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Giant Sand - Is All Over The Map

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Artist: Giant Sand

Album: Is All Over The Map

Label: Thrill Jockey

Review date: Dec. 6, 2004

I realized recently – with some chagrin – that in reviewing Howe Gelb’s music twice before (his solo effort The Listener and The Band of Blacky Ranchette’s Still Lookin’ Good to Me) I trotted out the same cliché on both occasions. Thankfully, on his umpteenth Giant Sand full-length, Gelb’s been kind enough to save me the trouble, because the phrase is scratched across the record’s cover.

In a literal sense, the notion of Giant Sand being “all over the map” is more accurate now than ever before. Gelb has traded a perpetually revolving American cast for a handful of Scandinavian players and a British producer/collaborator (John Parish), and his own travels have increased as a result of his marriage to a Danish citizen – a development that’s added a vaguely cosmopolitan vibe to his recent recordings. Of course, the phrase has always worked for the band figuratively, too, and little has changed in that regard. If anything, Giant Sand’s once-novel patchwork of genre elements – everything from ragged Crazy Horse guitar chops to country arrangements, ragtime piano and roaring indie-punk – has grown more foundational with time. For twenty-odd years, “all over the map” has been Giant Sand’s practice space, club stage, recorded history and home base. Now it’s the name of one of their records.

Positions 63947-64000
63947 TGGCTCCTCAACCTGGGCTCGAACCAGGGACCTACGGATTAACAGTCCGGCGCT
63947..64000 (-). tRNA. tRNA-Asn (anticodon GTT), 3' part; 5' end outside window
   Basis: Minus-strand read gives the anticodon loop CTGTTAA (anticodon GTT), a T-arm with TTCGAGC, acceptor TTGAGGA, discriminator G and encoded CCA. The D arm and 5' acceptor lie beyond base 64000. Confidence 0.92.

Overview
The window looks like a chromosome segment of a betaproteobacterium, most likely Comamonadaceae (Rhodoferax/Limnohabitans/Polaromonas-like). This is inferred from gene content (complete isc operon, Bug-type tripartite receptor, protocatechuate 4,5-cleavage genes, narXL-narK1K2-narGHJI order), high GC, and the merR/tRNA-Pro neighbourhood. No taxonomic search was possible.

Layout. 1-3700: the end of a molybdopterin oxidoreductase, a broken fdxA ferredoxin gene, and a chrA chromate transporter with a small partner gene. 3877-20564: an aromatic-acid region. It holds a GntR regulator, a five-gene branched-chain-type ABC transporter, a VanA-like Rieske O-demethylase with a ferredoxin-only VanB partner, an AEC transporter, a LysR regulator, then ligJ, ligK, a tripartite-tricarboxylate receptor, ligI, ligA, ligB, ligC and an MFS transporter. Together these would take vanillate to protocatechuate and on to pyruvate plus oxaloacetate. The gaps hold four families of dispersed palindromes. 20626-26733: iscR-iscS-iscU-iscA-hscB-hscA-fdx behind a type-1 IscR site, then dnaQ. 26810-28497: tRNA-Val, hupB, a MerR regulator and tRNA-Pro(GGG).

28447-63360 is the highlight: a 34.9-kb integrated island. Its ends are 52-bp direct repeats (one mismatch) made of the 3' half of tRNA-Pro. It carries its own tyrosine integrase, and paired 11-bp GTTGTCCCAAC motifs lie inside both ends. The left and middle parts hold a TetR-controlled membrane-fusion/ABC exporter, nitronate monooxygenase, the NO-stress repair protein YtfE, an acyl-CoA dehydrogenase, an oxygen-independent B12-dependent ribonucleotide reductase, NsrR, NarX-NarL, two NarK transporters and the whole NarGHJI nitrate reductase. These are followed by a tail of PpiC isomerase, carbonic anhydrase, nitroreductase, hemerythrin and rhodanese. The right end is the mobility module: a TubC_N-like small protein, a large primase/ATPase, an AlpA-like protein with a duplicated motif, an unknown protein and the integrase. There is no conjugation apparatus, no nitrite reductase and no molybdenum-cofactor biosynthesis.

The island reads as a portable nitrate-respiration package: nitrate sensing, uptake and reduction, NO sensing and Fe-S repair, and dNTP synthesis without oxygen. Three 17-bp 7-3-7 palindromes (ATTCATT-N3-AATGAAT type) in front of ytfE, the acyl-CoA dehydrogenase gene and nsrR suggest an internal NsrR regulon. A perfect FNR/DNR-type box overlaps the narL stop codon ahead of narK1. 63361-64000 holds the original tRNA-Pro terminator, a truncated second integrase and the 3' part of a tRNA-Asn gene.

Is All Over the Map opens with a wispy and elongated tune, “Classico,” which boasts many of the distinguishing characteristics of late-period Giant Sand: Snare-driven percussion work, a wandering acoustic guitar melody, tamed lapsteel, droll lyrics, and endearingly alien guitar tones. But the band only pauses briefly in this relaxed mode before roaring back into the Homestead days of the ’80s and early ’90s: Howling guitar twisters full of fractured, collapsing melodies and thudding drum kicks. “I maintain some semblance of control” Gelb sings in the thunderous “Remote,” and it’s a sentiment every bit as definitive as the title's. Gelb’s bands have always been at their best when control seems most illusory, either sonically (the Love Songs heyday) or emotionally (Chore of Enchantment).

Most of this record falls squarely into the former camp. “NYC of Time” is a shambling, amp-quaking born-single that settles into a satisfyingly loud and chiming groove. And then there’s the one-off “Anarchistic Bolshevistic Cowboy Bundle,” a playful Sex Pistols cover that features Gelb’s daughter in the Johnny Rotten role (she can’t roll her r’s, but otherwise handles the job admirably).

Yet many of the full-length’s finest moments are more akin to the Chore mode. “Hood (view from a heidelburg hotel)” is perhaps its best. Skeletally arranged to admit little more than a repetitive guitar lick and some quiet percussion, Gelb unpacks a strange, incomprehensible narrative that’s both an oddly amusing joke (some business about a mirror streaked with cranberry juice slid underneath a hotel door), and a beautiful mystery story whose secrets are framed in the singer’s quiet snorts, twangy puns, and sleepy cul de sacs of illogic.

Much has been made of Gelb’s ability at cobbling together musical forms, but overlooked is his skill at entwining contradictory moods. “Fool” opens like a half-baked nursery rhyme sing-along (“I’m in love with a fool of a girl / a fool of a girl / a fool of a girl ) before melting into an earnest guitar jangle that’s sobered up by Marie Frank’s tender backing. And Vic Chesnutt and Henriette Sennevalt’s bluesy reading of “A Classico Reprise” is rich and drawling, but not so that the Sex Pistols cover that follows feels terribly abrupt. And so it goes, and so you’ll be happy to chase them, (and why fight it?) all over the map.

By Nathan Hogan

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